Law, Gospel, And Covenant: Reassessing Some Emerging Antitheses -- By: Michael S. Horton

Journal: Westminster Theological Journal
Volume: WTJ 64:2 (Fall 2002)
Article: Law, Gospel, And Covenant: Reassessing Some Emerging Antitheses
Author: Michael S. Horton

Law, Gospel, And Covenant: Reassessing Some Emerging Antitheses

Michael S. Horton*

[*Michael Horton is Associate Professor of Theology at Westminster Theological Seminary, Escondido, California.]

At present there is considerable debate within conservative Reformed and Presbyterian churches over the precise nature of covenant theology. While much of this debate has been prosecuted over websites and e-mails rather than in journals and monographs, it will be well-known to readers of this journal.1 On the one hand, there are those who regard the classic formulations of covenant theology (elucidated below) as not only consistent with but essential for an adequate articulation and defense of the evangelical doctrine of justification. According to this perspective, one of the marvelous benefits of covenant theology is that, while clearly emphasizing justification sola fide, it also provides for the integration of sanctification and other aspects of union with Christ. It is unwarranted, then, to reduce salvation to a choice between “forencism” and “relationship,” since “covenant” provides the context in which every soteriological theme is stamped with simultaneously forensic and relational aspects.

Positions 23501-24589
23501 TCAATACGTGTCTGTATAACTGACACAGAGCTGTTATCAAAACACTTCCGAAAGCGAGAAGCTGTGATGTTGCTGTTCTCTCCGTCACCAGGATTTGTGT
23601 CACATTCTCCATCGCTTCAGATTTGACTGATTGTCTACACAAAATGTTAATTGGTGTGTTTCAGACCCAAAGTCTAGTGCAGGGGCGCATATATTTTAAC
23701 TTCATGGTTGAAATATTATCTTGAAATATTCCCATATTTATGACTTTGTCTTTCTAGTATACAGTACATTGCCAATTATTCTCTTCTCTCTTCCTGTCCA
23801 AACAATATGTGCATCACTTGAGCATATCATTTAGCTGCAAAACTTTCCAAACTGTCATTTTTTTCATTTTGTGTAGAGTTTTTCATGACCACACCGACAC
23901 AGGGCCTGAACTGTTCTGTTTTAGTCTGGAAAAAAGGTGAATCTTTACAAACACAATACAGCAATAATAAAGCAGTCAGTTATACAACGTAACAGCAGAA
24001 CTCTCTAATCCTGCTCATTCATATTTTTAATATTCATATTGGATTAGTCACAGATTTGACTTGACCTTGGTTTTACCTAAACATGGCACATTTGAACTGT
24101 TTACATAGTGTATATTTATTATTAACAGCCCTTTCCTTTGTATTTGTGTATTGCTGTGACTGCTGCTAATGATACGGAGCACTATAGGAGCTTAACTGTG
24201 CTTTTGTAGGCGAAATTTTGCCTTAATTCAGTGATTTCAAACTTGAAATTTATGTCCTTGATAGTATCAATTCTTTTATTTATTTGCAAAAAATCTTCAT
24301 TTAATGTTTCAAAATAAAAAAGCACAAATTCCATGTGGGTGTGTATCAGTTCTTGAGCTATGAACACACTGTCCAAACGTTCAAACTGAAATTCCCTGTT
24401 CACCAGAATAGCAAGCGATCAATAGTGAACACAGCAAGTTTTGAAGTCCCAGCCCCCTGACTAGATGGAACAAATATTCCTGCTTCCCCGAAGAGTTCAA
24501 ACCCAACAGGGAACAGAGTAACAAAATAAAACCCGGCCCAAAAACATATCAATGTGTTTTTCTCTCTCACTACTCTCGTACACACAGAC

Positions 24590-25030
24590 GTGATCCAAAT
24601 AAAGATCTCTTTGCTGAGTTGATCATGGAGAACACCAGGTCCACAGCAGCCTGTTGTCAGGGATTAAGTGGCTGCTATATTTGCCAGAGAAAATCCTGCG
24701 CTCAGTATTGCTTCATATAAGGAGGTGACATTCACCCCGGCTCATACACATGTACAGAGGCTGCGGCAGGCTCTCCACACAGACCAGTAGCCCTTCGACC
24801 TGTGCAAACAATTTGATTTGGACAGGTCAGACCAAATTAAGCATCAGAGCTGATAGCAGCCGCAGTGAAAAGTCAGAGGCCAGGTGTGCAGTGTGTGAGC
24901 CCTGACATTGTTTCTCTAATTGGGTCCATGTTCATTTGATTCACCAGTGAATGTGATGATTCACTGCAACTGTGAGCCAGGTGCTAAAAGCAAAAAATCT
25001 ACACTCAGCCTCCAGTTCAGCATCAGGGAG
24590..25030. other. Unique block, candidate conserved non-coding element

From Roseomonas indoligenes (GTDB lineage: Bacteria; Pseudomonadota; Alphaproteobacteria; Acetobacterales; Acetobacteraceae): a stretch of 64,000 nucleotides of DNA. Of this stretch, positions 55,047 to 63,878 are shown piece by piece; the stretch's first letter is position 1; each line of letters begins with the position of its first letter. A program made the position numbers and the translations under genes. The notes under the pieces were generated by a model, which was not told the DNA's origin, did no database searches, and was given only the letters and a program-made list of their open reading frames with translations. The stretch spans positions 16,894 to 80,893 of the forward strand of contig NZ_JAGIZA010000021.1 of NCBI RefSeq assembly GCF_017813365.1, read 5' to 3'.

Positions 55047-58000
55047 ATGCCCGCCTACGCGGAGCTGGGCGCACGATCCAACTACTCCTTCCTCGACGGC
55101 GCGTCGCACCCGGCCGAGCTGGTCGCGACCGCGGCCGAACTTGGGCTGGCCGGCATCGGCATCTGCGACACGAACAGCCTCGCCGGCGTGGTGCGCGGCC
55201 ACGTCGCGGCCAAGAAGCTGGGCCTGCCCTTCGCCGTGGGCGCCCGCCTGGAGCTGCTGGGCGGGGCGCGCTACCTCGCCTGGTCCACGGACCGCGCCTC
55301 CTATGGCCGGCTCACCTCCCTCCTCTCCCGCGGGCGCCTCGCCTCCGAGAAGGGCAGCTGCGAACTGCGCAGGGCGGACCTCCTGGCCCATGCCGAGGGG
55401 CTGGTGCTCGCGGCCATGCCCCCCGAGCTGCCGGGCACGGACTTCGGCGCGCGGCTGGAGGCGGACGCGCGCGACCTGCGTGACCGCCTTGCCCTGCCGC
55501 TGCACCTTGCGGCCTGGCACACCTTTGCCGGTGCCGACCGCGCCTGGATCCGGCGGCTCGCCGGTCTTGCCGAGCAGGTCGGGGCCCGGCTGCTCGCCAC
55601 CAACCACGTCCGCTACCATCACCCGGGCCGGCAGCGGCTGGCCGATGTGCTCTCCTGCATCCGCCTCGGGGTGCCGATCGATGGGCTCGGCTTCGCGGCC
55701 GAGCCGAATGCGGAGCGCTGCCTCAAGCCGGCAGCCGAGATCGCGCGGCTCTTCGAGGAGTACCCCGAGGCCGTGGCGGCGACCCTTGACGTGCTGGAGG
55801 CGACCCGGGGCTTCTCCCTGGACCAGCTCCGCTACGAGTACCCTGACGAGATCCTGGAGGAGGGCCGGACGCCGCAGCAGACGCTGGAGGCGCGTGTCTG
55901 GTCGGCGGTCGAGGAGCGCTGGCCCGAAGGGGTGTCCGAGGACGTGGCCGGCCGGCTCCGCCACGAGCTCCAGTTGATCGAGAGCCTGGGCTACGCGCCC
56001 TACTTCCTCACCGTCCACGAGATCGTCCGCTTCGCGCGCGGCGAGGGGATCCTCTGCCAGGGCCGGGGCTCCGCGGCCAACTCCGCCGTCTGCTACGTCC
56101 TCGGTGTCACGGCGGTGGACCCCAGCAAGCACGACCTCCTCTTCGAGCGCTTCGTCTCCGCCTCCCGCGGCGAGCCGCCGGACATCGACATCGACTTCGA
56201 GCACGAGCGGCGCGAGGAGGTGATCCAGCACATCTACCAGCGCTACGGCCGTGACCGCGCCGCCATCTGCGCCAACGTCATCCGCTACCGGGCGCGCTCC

On the other hand, there are those who argue that the dominant interpretation of Reformed orthodoxy (perhaps even the confessions themselves) is unduly influenced by Lutheran categories and concerns. While these tendencies have pushed Reformed orthodoxy repeatedly into forcing a biblically unwarranted antithesis between “law” and “gospel,” so it is argued, the bipolar nature of the covenant of grace (incorporating both divine initiative and obedient human response) offers a more biblically balanced approach that avoids both legalism and antinomianism. The choice is clear for such writers: embrace a Lutheran law-gospel hermeneutic or a Reformed covenantal alternative. For many proponents of this view, this same choice invites corollary antitheses between systematic and biblical theology, “scholasticism” and “biblicism,” the legal and the relational. If the alleged antithesis between law-gospel and covenantal paradigms can be shown to be false, perhaps we can then move on to discredit the unwarranted oppositions implied by the other pairs.

Our purpose in this brief space is not to explore potential sources for the internecine controversy, nor to provide a detailed analysis of this vast topic, but to indicate briefly in fairly broad strokes how the Reformed position came to its

distinctively covenantal understanding of theology precisely through its reflection on the re...

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